The Washington Post: Parsing Donald Trump’s Confused, Confusing Explanation Of Why He Doesn’t ‘Use’ Obamacare
In February, Trump told Fox News' Sean Hannity that his employees “don't have to worry about Obamacare.” Why? “I treat them really good with health care,” he said. “It's a very important thing.” This makes more sense than saying that all of his employees are having “tremendous problems.” Obamacare is not an insurance program; it is a federal policy that encourages universal health-care coverage by providing a system (the federal or state exchanges) for individuals to get insurance if they are unemployed or their employers don't provide coverage — and by taxing individuals who forgo coverage. To ensure affordability, the government subsidizes those who enroll under one of the exchanges, assuming they're at a certain income level. If Trump's employees were having these tremendous problems with Obamacare, it would mean that they were not receiving coverage through Trump, which he'd said they do. (Bump, 10/25)

The Hill: Trump Calls ObamaCare Stats 'A Lie'
Donald Trump on Tuesday claimed that the Obama administration is lying about the size of ObamaCare premium hikes, saying it put out a "phony" number.  The administration on Monday announced that the average premium increase for a benchmark ObamaCare plan will be 25 percent for 2017, a number Republicans quickly seized on to criticize the healthcare program.  But Trump took the line of attack a step further.  “And the number of 25 percent is nothing,” the GOP presidential nominee told Fox News. “That’s a phony number, too, that’s a lie, just like everything else.”  The 25 percent figure is from a 40-page report released by the Department of Health and Human Services on Monday. (Sullivan, 10/25)

Bloomberg: Trump Seizes On Obamacare Cost Increases To Try To Boost Campaign 
Donald Trump took dead aim at Obamacare Tuesday, hoping to use news about skyrocketing premiums as a sword to cut into Hillary Clinton’s sizable lead in the presidential race and put his Democratic rival on the defensive. “This election is going to be about Obamacare. It’s going to be about jobs,” Trump said at a Tuesday morning event in Miami. “Obamacare is just blowing up.” By evening, the embattled Republican nominee had sharpened his attacks on the healthcare program. “It’s killing our businesses. It’s killing our small businesses. And it’s killing individuals,” he said in Tallahassee, his fifth event of the day in the crucial swing state. (Jacobs, 10/25)

Meanwhile, other Republicans pounced —

The Wall Street Journal: GOP Candidates Seize On Premium Increases In Affordable Care Act
Sharp premium increases for coverage under the Affordable Care Act are giving Republican candidates from the top of the ticket down a shared cudgel in the home stretch of the campaign. In recent weeks, many state regulators have been publishing steep increases from market leaders for insurance sold through HealthCare.gov, which offers plans for people in three dozen states who don’t have coverage through an employer or government program such as Medicare. (Radnofsky and Epstein, 10/25)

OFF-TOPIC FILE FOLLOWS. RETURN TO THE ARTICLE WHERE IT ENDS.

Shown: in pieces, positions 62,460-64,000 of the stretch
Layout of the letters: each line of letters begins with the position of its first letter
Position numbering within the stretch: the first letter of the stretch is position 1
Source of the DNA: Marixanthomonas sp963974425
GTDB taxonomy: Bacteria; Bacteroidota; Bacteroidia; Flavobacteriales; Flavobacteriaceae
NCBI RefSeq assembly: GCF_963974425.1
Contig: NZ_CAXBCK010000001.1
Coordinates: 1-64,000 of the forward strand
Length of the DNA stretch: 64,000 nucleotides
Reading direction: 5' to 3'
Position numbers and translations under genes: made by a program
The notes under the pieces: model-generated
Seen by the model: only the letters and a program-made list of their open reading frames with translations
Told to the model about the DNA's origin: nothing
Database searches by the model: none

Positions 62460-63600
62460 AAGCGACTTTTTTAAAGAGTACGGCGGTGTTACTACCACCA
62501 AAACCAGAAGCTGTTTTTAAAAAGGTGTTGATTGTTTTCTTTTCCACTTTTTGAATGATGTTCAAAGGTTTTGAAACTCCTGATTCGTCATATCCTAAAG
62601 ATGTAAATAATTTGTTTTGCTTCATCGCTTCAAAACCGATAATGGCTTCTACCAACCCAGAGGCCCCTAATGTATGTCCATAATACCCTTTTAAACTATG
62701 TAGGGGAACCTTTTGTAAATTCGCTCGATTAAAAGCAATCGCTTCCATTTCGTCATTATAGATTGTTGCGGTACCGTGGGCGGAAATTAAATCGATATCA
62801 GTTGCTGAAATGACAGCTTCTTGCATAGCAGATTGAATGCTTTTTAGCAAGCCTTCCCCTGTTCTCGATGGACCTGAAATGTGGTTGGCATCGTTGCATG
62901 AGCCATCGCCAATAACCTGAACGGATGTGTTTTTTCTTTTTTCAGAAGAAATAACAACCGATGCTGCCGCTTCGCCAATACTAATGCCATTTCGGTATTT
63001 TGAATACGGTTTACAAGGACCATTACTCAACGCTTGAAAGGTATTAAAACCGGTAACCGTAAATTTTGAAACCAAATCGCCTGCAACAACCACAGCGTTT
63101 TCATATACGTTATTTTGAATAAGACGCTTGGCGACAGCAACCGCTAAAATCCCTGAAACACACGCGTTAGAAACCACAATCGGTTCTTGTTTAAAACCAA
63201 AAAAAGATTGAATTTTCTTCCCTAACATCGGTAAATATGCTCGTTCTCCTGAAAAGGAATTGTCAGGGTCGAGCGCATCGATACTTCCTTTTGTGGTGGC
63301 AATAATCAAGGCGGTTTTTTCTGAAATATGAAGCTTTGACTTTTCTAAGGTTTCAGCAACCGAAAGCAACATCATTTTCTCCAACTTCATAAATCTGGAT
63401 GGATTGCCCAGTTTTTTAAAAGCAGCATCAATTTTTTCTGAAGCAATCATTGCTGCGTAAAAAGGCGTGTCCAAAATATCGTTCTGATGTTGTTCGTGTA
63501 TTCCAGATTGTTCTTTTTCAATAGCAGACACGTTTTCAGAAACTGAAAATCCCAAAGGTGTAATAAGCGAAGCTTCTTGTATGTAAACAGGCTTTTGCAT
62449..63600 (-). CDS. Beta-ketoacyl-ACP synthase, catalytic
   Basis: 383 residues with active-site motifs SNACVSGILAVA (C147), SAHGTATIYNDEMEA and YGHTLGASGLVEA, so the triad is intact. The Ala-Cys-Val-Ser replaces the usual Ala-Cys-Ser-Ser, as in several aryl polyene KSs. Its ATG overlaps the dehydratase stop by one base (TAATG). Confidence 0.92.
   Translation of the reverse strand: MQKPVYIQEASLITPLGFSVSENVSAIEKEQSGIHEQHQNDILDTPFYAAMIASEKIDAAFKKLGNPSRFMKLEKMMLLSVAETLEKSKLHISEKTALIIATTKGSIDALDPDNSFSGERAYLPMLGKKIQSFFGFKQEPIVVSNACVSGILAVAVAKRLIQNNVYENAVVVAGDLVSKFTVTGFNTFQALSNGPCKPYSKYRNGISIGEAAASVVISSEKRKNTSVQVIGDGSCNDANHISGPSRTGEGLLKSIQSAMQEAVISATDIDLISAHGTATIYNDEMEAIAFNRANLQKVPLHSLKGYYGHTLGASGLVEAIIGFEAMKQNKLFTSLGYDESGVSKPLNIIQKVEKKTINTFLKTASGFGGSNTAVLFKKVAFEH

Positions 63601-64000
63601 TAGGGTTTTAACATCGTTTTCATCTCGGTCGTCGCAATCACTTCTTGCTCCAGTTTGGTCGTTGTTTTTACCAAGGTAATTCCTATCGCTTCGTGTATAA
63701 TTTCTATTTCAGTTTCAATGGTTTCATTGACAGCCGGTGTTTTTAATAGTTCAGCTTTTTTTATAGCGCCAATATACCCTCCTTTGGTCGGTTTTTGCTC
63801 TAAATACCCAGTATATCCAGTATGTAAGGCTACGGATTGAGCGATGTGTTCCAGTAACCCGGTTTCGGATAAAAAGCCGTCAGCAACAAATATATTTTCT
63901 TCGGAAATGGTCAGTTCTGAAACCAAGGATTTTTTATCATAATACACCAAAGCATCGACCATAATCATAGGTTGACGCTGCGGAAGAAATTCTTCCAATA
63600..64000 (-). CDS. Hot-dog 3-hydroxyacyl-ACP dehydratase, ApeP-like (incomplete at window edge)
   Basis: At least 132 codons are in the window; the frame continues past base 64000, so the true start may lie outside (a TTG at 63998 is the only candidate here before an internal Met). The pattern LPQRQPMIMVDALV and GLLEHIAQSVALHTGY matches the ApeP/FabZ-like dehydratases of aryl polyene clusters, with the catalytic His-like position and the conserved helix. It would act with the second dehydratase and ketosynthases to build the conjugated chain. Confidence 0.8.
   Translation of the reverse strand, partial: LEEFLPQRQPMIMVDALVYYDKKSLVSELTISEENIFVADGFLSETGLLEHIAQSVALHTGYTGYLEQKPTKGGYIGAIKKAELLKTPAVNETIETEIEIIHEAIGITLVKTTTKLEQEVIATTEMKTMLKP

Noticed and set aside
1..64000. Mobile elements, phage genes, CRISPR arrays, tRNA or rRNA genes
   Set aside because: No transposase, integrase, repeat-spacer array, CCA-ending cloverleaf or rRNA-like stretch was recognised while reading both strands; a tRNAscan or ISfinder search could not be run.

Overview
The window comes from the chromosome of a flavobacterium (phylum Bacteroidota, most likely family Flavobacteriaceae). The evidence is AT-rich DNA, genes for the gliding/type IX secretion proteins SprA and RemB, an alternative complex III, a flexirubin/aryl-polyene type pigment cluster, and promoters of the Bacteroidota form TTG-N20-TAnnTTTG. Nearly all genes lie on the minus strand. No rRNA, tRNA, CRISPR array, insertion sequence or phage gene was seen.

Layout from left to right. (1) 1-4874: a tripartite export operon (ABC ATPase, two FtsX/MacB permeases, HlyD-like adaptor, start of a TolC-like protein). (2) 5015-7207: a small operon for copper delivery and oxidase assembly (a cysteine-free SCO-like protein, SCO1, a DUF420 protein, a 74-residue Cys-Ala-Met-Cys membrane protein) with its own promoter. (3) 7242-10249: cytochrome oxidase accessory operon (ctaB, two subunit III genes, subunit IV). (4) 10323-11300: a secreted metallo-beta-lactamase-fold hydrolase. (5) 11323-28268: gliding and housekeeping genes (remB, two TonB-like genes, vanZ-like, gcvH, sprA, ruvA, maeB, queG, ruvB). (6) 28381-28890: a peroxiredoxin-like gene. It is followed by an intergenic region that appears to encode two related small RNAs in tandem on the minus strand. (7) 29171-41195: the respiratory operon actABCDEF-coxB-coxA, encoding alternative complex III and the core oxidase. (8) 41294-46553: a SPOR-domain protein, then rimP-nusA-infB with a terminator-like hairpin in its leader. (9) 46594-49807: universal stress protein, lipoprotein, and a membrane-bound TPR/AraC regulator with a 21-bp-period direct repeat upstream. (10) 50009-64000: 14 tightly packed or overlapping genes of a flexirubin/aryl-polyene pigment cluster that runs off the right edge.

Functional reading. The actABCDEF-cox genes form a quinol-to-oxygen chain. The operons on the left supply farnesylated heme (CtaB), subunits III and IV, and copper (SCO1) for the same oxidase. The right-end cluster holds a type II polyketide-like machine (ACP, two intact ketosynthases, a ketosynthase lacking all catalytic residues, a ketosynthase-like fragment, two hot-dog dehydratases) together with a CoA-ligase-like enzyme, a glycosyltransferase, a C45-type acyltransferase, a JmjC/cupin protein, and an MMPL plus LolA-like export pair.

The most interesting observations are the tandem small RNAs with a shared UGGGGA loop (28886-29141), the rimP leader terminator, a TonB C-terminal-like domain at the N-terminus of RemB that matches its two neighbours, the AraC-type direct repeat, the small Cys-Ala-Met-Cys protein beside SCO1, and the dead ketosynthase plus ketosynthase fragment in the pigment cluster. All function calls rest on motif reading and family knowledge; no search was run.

The Washington Post: Obamacare Premium Hikes Could Be Good News For Republicans. But Just How Good?
It was ostensibly the news that Senate and House Republicans had been waiting for: Two weeks before Election Day, we get word that the average premium for Obamacare health plans sold through HealthCare.gov — the one Republicans have been railing against for six years now — is going to spike by roughly 25 percent, as much as triple 2016 rates. And congressional Republicans were ready. The day the premiums for the Affordable Care Act were announced, Sen. John McCain (R-Ariz.) was out with an ad lambasting his opponent for supporting the law. (Phillips, 10/25)

Morning Consult: Ayotte Ad Hits Opponent For Support Of ‘Health Care Law’
One of the most endangered Senate Republicans released a new ad Tuesday hitting her opponent for supporting the “health care law” hurting families in New Hampshire. The ad, from Sen. Kelly Ayotte, was released Tuesday after the Obama administration confirmed double-digit insurance premium hikes in some states for next year. Republicans are jumping on the news as fodder for their argument that Obamacare isn’t working, but the Ayotte ad doesn’t reference Obamacare or the Affordable Care Act. (McIntire, 10/25)

Morning Consult: Republicans Happy To Talk Obamacare Instead Of Trump
Republicans trying to defend their House and Senate majorities – and not talk about Donald Trump’s controversies – pounced on Monday’s news of a big rate hike for Americans who purchase health care plans on government-run exchanges. As they see it, a blow to Obamacare should be a blow to all Democrats – a message that Republican campaigns pushed on Tuesday in newly released campaign ads and statements. The issue could impact with the electorate, Republican strategists say. But the impact is less than it could be because the party’s nominee is not helping to drive the message. (Yokley, 10/25)